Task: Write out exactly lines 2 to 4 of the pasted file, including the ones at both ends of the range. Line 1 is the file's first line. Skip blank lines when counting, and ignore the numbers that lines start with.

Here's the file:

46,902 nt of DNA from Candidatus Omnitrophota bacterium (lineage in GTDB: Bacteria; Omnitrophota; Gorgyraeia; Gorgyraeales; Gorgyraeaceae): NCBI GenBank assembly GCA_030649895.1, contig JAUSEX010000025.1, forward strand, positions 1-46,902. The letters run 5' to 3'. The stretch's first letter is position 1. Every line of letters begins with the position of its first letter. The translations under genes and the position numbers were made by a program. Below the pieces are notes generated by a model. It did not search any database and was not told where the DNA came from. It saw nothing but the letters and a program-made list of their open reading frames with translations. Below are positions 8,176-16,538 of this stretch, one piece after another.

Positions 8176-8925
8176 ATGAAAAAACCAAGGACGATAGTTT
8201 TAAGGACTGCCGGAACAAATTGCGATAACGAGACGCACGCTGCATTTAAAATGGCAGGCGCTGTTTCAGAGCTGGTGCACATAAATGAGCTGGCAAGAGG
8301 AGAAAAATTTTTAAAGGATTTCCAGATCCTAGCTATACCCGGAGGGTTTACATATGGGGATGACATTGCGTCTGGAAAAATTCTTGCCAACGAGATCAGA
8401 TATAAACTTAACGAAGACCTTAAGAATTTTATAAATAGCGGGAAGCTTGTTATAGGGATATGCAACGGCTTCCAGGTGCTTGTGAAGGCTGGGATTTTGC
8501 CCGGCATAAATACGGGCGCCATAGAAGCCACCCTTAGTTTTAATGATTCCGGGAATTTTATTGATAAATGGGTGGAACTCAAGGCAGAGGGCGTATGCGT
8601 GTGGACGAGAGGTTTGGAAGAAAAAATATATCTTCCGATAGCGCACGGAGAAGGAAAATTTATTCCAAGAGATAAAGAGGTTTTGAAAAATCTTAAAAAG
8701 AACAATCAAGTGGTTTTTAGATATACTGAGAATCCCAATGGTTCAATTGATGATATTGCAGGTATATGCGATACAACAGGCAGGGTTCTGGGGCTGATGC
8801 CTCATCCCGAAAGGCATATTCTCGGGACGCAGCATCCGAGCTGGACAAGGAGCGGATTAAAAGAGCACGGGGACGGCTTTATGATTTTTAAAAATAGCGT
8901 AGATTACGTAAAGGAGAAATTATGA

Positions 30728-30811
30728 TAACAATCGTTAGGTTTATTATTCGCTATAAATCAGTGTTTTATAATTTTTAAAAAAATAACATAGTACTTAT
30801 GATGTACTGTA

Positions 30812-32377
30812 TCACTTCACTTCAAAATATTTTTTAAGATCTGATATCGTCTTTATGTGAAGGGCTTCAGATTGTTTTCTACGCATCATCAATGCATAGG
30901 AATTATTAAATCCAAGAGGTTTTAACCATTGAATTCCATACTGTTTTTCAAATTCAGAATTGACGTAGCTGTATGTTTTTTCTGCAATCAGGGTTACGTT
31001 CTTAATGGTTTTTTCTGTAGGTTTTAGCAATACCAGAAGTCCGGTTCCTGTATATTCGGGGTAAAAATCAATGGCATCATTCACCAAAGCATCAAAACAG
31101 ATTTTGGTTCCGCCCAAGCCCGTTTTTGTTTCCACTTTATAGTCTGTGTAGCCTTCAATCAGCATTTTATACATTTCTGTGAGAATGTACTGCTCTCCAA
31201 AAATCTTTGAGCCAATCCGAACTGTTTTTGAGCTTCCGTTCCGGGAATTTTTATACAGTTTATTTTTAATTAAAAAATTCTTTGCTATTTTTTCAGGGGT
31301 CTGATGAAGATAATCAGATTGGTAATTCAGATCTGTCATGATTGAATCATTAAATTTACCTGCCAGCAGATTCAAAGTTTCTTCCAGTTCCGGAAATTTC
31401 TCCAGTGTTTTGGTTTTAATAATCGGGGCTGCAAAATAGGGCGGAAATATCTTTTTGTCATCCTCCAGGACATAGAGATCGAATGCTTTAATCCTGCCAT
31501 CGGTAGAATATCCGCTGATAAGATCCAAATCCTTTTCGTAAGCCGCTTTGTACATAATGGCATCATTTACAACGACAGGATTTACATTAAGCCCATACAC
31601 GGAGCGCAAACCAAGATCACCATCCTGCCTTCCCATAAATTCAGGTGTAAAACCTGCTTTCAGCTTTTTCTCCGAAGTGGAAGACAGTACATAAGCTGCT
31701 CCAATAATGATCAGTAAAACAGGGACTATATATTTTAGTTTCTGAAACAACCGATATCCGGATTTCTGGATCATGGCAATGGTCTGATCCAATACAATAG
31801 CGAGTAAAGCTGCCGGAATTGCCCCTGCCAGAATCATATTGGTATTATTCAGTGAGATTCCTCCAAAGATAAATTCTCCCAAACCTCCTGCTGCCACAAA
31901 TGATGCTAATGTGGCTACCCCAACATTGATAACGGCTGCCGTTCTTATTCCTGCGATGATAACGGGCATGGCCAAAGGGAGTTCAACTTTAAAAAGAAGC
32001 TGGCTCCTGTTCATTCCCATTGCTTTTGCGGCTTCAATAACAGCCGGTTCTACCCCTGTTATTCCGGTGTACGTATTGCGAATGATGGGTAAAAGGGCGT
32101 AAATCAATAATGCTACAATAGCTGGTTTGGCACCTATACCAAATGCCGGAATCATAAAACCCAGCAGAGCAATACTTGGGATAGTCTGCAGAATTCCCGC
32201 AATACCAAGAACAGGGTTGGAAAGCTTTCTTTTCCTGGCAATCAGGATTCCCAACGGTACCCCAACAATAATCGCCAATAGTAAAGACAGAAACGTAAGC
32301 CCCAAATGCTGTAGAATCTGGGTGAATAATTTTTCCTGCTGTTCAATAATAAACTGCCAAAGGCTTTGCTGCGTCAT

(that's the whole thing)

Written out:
Positions 8176-8925
8176 ATGAAAAAACCAAGGACGATAGTTT
8201 TAAGGACTGCCGGAACAAATTGCGATAACGAGACGCACGCTGCATTTAAAATGGCAGGCGCTGTTTCAGAGCTGGTGCACATAAATGAGCTGGCAAGAGG